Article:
That is all off the table now. At age 30, if Gay does still opt out of his contract for next season this will impact what he would make on the free market.

Zaza Pachulia lays out Russell Westbrook, stands over him (video)

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Kevin Durant playing the Thunder invites extra emotions.

Russell Westbrook felt them – in the form of a flagrant foul by Warriors center Zaza Pachulia, who stood over Westbrook for emphasis.

Pachulia is really embracing his role doing the dirty work for star-studded Golden State.

Report: 76ers’ Ben Simmons sitting entire season still on table

TARRYTOWN, NEW YORK - AUGUST 07:  Ben Simmons of the Philadelphia 76ers poses for a portrait during the 2016 NBA Rookie Photoshoot at Madison Square Garden Training Center on August 7, 2016 in Tarrytown, New York. NOTE TO USER: User expressly acknowledges and agrees that, by downloading and/or using this Photograph, user is consenting to the terms and conditions of the Getty Images License Agreement. Mandatory Copyright Notice: Copyright 2016 NBAE  (Photo by Nick Laham/Getty Images)
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That rumor No. 1 pick Ben Simmons won’t play this season?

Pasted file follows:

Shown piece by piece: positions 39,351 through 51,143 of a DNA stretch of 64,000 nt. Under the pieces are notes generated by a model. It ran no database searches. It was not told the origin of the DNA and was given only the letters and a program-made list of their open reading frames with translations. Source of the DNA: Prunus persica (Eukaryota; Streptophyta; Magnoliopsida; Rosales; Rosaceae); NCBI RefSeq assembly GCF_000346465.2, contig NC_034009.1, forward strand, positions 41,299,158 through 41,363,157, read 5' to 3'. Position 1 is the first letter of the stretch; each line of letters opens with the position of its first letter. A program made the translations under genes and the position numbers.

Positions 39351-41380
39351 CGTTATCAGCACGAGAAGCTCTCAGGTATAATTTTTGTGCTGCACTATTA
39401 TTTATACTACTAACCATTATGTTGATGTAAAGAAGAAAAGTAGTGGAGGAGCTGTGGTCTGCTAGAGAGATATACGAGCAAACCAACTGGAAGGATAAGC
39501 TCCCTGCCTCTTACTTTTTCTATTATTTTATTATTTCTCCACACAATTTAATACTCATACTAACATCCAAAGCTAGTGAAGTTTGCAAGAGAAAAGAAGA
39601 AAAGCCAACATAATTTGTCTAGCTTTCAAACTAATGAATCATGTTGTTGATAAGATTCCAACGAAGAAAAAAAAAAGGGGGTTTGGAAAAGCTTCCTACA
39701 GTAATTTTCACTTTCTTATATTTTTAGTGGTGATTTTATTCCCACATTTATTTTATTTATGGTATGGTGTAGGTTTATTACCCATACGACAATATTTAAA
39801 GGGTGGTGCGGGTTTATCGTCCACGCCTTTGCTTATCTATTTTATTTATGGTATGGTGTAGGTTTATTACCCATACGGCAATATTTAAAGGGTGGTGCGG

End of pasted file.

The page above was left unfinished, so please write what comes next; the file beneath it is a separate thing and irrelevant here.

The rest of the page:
It just won’t die.

Even after Simmons tried to quash it, even after the 76ers’ CEO outright denied it, even after Simmons returned to practice, even in an otherwise optimistic report.

Chris Haynes of ESPN:

76ers rookie forward Ben Simmons could make his much-anticipated NBA debut shortly after the All-Star break, league sources told ESPN.

Barring a setback in his recovery, sources say the No. 1 overall pick in the 2016 NBA draft has a chance to take the hardwood near March. There still remains the possibility Simmons sits the entire season, sources said, but his situation will continue to be thoroughly evaluated throughout his comeback quest.

76ers coach Brett Brown said there’s “no chance” Simmons plays in Philadelphia’s nationally televised game against the Rockets next week. Other than that, there isn’t much clarity.

It mostly sounds as if Simmons is still too far from returning to say something definitive.

Roy Hibbert passes ball into hoop, reacts with perfect facial expression (video)

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The Hornets did so much right in their 107-85 win over the Trail Blazers, even a bad pass went through the hoop.

Roy Hibbert reacted fantastically to blunder/basket (blasket?).